Building a Software Survey using Blazor - Part 1 - State

I've decided to write a small survey site using Blazor. Part of this is an excuse to learn Blazor.

As I learn with Blazor I will blog about it is a series of articles.

This series of articles is not intended to be a training course for Blazor - rather my thought process as I go through learning to use the product.

All articles in this series:


As this is the first part of the series, I wanted to just start with the why.

Why build a survey site and why Blazor.

I want to run a survey of executive attitutes to custom software development (be it inhouse or outsourced). While I'd like to believe that most business now understand the value achieved from software development - and how best to achieve that; the reality is very much different.

Many business still appear to treat software development as a "bum-on-seat" kind of role. They treat developers (and all staff) with Theory X thinking.

Thus I would like to run a survey to establish if this is correct.

While my initial thought would be to use a service like Survey Monkey for this, I found that most services seemed rather expensive for a one-off survey.

In parallel to this, I was starting to investigate Blazor. Its a technology that I've been aware of since its original demo - but I've only recently decided to spend time on it.

Thus, why not combine the two activities and use the survey as an excuse to build out a Blazor application.

Is this the best ROI?

Probably not.

My "billable" time is considerably greater than the cost of a service like Survey Monkey. But it provides me an excuse to learn a new technology - which, given its my time I'm wasting, seems a better use than watching another series on Netflix.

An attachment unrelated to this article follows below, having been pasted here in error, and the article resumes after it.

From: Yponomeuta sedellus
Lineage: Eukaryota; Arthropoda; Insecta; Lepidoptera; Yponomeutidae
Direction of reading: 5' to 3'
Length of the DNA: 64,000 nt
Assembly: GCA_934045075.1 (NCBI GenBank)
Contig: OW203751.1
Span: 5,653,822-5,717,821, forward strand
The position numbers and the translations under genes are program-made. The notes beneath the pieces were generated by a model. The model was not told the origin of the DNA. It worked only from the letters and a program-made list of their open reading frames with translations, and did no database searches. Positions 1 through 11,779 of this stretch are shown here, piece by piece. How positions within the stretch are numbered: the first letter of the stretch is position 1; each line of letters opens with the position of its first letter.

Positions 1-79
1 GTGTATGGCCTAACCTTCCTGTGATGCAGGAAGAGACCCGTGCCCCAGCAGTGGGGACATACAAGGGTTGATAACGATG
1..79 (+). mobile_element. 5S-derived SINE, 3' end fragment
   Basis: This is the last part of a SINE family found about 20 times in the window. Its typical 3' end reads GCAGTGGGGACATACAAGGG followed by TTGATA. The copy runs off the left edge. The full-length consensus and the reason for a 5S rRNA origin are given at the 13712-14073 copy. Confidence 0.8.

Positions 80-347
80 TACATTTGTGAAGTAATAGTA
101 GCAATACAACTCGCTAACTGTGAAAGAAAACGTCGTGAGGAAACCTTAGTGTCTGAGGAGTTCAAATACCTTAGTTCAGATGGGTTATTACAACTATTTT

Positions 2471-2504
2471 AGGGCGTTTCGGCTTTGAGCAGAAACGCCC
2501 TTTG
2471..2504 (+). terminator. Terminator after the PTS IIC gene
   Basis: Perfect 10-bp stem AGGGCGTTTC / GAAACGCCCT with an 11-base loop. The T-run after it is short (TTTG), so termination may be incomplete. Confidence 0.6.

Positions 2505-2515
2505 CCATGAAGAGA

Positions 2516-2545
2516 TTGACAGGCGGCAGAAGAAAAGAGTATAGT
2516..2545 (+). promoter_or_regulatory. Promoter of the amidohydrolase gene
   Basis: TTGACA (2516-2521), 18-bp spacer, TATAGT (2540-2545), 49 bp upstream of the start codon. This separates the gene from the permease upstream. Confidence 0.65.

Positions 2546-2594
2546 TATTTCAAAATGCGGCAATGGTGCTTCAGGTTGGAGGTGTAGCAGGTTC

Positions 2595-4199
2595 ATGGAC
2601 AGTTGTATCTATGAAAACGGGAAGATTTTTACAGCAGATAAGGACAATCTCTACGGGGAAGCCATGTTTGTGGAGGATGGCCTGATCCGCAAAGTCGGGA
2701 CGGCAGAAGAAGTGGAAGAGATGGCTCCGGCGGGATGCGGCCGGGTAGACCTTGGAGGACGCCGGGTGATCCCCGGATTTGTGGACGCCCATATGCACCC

Is Blazor ready?

This was definitely my initial question when I started to look at Blazor.

And, at the time of writing, I'd probably say no.

It feels early version.

The development experience you would expect just isn't there yet (or I've failed to find it).

Visual Studio will report errors but the application will build and run correctly.

There doesn't seem to be any hot reloading.

The framework also seems to be missing obvious functionality for being a full featured framework - it doesn't seem to provide support for SEO until .Net 5 for example.

But is it good enough for certain application?

I'd give a guarded yes.

I'll have a better idea as I work through the Survey Site. I certainly wouldn't use for my main website yet (lack of SEO) - but for simple apps, then maybe.

Time will tell.

Blazor Server

Ok, a step back ... what is Blazor - from the Microsoft Page:

Blazor is a framework for building interactive client-side web UI with .NET: * Create rich interactive UIs using C# instead of JavaScript * Share server-side and client-side app logic written in .NET. * Render the UI as HTML and CSS for wide browser support, including mobile browsers. * Integrate with modern hosting platforms, such as Docker. * Using .NET for client-side web development offers the following advantages:

Write code in C# instead of JavaScript. * Leverage the existing .NET ecosystem of .NET libraries. * Share app logic across server and client. * Benefit from .NET's performance, reliability, and security * Stay productive with Visual Studio on Windows, Linux, and macOS. * Build on a common set of languages, frameworks, and tools that are stable, feature-rich, and easy to use.

In short - build you webpages using C# rather than JavaScript.

Blazor comes in two versions - Web Assembly and Server.

Web Assembly will download a special version of the .NET runtime to the browser and allow you to run DLLs on the browser as you would on your local machine. This is all provided by Web Assembly and gives considerable level of power - but at the cost of a sizeable download.

Server will interact with the browser of SignalR (a Microsoft abstraction over web sockets). The "work" is carried out on the server with DOM changes being sent back to the browser. This should give considerably smaller download size - but will be slightly less performant as the logic is run on the server rather than the browser.

For me, the Blazor Server version seems the approriate way to go for this project.

Based on the Microsoft Page; Blazor Server will be supported on most browsers: